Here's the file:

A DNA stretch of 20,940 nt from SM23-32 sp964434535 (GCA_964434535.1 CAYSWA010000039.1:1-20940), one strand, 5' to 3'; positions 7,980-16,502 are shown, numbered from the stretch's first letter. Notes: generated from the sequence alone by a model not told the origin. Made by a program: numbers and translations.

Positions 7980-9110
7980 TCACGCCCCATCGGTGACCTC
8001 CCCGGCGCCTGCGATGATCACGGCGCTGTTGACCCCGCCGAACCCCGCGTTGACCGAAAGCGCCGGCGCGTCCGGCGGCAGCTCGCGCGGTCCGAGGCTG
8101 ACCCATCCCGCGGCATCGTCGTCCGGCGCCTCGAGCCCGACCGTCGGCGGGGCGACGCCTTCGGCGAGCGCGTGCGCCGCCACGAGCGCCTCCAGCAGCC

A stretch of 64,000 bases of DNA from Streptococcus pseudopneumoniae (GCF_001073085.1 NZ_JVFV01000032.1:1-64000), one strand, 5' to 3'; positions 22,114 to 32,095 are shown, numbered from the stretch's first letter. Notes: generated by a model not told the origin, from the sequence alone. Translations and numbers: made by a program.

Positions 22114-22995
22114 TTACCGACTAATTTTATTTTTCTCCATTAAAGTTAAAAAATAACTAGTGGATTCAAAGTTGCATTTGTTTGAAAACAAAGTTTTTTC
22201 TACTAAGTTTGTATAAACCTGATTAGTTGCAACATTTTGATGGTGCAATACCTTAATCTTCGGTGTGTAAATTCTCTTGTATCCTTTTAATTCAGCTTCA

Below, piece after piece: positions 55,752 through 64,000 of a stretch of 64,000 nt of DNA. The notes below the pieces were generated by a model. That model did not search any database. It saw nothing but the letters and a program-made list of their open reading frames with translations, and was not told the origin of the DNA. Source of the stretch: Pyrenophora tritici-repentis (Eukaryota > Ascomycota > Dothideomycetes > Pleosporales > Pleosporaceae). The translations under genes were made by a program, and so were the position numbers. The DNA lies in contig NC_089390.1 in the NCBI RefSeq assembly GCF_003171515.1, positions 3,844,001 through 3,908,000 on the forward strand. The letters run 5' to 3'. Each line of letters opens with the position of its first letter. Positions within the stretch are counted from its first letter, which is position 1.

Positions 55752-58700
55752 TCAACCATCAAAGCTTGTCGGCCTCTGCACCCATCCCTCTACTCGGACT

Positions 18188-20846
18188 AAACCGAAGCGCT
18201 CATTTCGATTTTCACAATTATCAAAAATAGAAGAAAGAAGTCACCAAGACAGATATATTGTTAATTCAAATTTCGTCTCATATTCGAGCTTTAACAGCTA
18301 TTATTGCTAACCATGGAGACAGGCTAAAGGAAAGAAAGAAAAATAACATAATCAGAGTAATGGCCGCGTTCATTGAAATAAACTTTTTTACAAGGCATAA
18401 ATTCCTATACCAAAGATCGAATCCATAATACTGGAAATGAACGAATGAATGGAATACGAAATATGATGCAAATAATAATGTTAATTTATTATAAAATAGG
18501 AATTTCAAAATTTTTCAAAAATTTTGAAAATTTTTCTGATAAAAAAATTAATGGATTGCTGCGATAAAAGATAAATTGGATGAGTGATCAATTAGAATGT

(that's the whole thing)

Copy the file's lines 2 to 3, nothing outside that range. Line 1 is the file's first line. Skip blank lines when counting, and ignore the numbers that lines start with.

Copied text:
Positions 7980-9110
7980 TCACGCCCCATCGGTGACCTC